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US housing starts tumble in June

US housing starts tumble in June

US housing starts dropped a sharp 9.9 percent in June while building permits also fell, amid a bumpy housing recovery, according to Commerce Department data released Wednesday.

Starts on privately owned housing fell to an annualized pace of 836,000, from an upwardly revised May estimate of 928,000, the department said.

The decline was led by multifamily units, a particularly volatile sector, which plummeted almost 27 percent.

Starts on single-family homes fell 0.8 percent.

Building permits, an indicator of potential growth in housing construction, dropped 7.5 percent from May to a rate of 911,000.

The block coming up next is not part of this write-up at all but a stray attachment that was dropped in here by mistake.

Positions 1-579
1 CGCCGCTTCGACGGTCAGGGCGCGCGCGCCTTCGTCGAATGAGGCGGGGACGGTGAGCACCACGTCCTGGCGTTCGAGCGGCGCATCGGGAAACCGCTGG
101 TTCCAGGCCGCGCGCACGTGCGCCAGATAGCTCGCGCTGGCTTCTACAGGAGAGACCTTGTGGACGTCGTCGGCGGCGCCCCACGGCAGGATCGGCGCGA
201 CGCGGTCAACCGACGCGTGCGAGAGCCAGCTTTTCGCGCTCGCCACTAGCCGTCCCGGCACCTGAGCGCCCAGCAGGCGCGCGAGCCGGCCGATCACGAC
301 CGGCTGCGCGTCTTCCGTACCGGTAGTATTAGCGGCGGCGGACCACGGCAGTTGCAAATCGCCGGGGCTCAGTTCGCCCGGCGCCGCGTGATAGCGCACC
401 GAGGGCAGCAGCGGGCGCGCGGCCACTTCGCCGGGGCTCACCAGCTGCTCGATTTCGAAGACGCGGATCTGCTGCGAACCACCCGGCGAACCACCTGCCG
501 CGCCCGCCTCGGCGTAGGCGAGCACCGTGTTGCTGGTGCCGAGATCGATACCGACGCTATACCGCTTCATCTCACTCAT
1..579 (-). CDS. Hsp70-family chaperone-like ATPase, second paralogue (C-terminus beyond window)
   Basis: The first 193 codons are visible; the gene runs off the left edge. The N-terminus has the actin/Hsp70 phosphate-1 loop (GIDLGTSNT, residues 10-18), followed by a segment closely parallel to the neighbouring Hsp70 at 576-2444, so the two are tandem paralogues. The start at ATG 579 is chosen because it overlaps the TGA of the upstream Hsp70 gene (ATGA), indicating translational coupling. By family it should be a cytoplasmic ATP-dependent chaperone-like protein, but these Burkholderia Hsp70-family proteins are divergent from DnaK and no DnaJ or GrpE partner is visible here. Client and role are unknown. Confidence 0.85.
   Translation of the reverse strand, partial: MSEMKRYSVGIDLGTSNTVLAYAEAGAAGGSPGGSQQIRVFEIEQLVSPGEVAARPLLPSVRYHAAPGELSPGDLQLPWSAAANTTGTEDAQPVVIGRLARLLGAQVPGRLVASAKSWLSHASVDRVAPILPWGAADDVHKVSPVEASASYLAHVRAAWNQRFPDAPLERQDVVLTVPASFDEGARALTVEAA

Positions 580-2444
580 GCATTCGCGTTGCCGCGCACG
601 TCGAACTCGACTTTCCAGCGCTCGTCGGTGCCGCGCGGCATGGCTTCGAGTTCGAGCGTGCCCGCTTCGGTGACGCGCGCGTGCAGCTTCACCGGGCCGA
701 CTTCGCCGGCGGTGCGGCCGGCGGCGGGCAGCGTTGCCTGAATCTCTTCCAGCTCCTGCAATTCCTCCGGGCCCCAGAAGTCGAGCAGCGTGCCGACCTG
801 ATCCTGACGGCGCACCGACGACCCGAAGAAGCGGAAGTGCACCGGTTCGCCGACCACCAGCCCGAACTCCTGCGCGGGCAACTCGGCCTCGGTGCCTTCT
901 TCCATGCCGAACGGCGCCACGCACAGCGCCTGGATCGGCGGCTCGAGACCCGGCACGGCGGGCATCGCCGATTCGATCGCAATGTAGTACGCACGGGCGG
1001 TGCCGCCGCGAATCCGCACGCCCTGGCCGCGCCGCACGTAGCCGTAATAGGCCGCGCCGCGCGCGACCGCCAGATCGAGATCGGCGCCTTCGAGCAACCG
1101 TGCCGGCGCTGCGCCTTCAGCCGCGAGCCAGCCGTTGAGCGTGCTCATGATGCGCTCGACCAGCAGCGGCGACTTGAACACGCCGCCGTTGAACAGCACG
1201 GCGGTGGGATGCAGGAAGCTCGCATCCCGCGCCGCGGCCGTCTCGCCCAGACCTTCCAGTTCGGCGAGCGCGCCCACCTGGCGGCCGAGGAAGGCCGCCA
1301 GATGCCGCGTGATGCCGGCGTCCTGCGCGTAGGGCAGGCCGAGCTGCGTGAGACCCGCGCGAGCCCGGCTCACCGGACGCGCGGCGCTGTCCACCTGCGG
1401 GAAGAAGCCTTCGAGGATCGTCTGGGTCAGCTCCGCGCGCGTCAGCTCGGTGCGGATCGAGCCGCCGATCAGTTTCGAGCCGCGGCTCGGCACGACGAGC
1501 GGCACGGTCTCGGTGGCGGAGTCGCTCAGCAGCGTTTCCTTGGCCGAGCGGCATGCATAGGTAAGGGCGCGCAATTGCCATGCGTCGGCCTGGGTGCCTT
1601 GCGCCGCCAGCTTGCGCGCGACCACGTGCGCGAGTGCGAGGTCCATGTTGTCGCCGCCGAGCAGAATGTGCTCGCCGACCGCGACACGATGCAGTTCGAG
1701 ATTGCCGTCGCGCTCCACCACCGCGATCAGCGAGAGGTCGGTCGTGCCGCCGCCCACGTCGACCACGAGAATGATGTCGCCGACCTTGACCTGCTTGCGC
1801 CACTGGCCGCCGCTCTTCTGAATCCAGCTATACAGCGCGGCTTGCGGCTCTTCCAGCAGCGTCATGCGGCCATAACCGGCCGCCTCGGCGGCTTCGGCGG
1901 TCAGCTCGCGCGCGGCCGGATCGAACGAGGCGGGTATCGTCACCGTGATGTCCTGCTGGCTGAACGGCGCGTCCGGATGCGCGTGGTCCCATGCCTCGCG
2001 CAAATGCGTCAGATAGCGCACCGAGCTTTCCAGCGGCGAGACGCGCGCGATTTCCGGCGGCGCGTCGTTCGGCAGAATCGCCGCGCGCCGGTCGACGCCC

Both declines surprised analysts, who on average expected rises to 958,000 starts and one million permits.

Despite the month-on-month slowdown, the June readings were far stronger than a year ago, highlighting the continued rebound in the housing sector after a price bubble crashed in 2006.

Housing starts were up 10.4 percent from June 2012, while building permits were 16.1 percent higher.

“Weather likely played a role in suppressing starts in June,” said IHS Global Insight in a research note, citing National Climatic Data Center saying it was the 13th wettest June on record.

The economists downplayed the June report, pointing instead to extremely tight inventories in the housing market as a source of growth.

“Since builders are undersupplying the market, inventories are likely to get leaner in the months ahead, and prices are likely to accelerate. This will bring more builders into the market,” they said.

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